• Prisons transcribe private phone calls with inmates using speech-to-text AI

    Plus: A drug designed by machine learning algorithms to treat liver disease reaches human clinical trials and more

    In brief Prisons around the US are installing AI speech-to-text models to automatically transcribe conversations with inmates during their phone calls.

    A series of contracts and emails from eight different states revealed how Verus, an AI application developed by LEO Technologies and based on a speech-to-text system offered by Amazon, was used to eavesdrop on prisoners’ phone calls.

    In a sales pitch, LEO’s CEO James Sexton told officials working for a jail in Cook County, Illinois, that one of its customers in Calhoun County, Alabama, uses the software to protect prisons from getting sued, according to an investigation by the Thomson Reuters Foundation.

    Continue reading
  • Battlefield 2042: Please don't be the death knell of the franchise, please don't be the death knell of the franchise

    Another terrible launch, but DICE is already working on improvements

    The RPG Greetings, traveller, and welcome back to The Register Plays Games, our monthly gaming column. Since the last edition on New World, we hit level cap and the "endgame". Around this time, item duping exploits became rife and every attempt Amazon Games made to fix it just broke something else. The post-level 60 "watermark" system for gear drops is also infuriating and tedious, but not something we were able to address in the column. So bear these things in mind if you were ever tempted. On that note, it's time to look at another newly released shit show – Battlefield 2042.

    I wanted to love Battlefield 2042, I really did. After the bum note of the first-person shooter (FPS) franchise's return to Second World War theatres with Battlefield V (2018), I stupidly assumed the next entry from EA-owned Swedish developer DICE would be a return to form. I was wrong.

    The multiplayer military FPS market is dominated by two forces: Activision's Call of Duty (COD) series and EA's Battlefield. Fans of each franchise are loyal to the point of zealotry with little crossover between player bases. Here's where I stand: COD jumped the shark with Modern Warfare 2 in 2009. It's flip-flopped from WW2 to present-day combat and back again, tried sci-fi, and even the Battle Royale trend with the free-to-play Call of Duty: Warzone (2020), which has been thoroughly ruined by hackers and developer inaction.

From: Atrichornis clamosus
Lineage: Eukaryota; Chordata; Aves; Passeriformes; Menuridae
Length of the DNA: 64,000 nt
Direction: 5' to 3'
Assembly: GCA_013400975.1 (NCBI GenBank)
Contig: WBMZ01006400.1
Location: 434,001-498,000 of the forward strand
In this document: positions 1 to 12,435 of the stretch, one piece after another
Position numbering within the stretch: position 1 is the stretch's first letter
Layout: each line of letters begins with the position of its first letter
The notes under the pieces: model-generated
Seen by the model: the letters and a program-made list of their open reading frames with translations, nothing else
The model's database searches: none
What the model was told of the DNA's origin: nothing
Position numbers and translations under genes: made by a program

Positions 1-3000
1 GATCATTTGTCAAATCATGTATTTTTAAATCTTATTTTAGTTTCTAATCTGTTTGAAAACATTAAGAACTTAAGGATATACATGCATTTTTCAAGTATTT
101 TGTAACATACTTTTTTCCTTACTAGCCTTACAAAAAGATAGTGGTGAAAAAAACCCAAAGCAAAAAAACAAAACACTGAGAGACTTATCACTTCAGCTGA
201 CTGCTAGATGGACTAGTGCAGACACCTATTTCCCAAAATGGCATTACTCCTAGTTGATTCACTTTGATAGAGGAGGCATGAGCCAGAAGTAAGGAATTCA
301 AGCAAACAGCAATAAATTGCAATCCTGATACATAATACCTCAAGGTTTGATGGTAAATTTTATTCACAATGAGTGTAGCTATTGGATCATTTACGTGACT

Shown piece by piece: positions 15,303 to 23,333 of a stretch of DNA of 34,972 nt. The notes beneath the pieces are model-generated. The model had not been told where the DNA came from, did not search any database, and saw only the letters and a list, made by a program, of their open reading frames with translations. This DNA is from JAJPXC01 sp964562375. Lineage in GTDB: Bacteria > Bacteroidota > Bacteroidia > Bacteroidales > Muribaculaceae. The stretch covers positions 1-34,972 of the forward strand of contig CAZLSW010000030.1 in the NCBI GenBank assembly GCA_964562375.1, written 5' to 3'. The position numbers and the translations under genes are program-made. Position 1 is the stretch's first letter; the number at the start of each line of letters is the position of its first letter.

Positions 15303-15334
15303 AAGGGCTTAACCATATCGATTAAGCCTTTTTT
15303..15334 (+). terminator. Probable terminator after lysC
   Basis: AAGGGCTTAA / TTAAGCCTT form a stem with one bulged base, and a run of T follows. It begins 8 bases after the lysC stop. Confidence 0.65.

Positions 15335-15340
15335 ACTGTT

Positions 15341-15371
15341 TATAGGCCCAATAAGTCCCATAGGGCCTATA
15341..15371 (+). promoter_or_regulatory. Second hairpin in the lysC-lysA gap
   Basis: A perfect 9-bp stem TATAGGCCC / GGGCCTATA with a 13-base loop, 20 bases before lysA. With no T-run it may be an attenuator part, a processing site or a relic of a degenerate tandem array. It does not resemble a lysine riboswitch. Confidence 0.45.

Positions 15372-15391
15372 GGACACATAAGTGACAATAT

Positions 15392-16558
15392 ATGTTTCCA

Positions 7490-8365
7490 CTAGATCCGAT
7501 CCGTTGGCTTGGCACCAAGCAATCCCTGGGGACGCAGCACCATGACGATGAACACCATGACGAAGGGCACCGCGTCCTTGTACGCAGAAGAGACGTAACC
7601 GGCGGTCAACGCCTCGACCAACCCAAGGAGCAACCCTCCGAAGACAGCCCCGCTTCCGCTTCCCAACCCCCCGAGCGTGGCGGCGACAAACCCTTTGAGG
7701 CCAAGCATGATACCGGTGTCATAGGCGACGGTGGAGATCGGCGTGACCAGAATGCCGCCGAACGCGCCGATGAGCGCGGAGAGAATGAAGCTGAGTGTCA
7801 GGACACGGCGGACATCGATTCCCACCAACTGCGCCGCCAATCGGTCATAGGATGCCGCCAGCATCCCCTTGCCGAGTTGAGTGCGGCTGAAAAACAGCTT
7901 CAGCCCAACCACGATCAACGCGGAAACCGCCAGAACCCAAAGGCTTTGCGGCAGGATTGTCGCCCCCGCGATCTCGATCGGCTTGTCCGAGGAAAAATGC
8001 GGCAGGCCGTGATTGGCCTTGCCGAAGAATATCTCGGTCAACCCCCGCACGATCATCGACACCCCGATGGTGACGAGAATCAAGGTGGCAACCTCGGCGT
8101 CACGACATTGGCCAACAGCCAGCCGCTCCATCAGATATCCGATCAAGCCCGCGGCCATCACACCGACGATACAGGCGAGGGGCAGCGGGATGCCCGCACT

Continue reading
  • American diplomats' iPhones reportedly compromised by NSO Group intrusion software

    Reuters claims nine State Department employees outside the US had their devices hacked

    The Apple iPhones of at least nine US State Department officials were compromised by an unidentified entity using NSO Group's Pegasus spyware, according to a report published Friday by Reuters.

    NSO Group in an email to The Register said it has blocked an unnamed customers' access to its system upon receiving an inquiry about the incident but has yet to confirm whether its software was involved.

    "Once the inquiry was received, and before any investigation under our compliance policy, we have decided to immediately terminate relevant customers’ access to the system, due to the severity of the allegations," an NSO spokesperson told The Register in an email. "To this point, we haven’t received any information nor the phone numbers, nor any indication that NSO’s tools were used in this case."

    Continue reading

Biting the hand that feeds IT © 1998–2021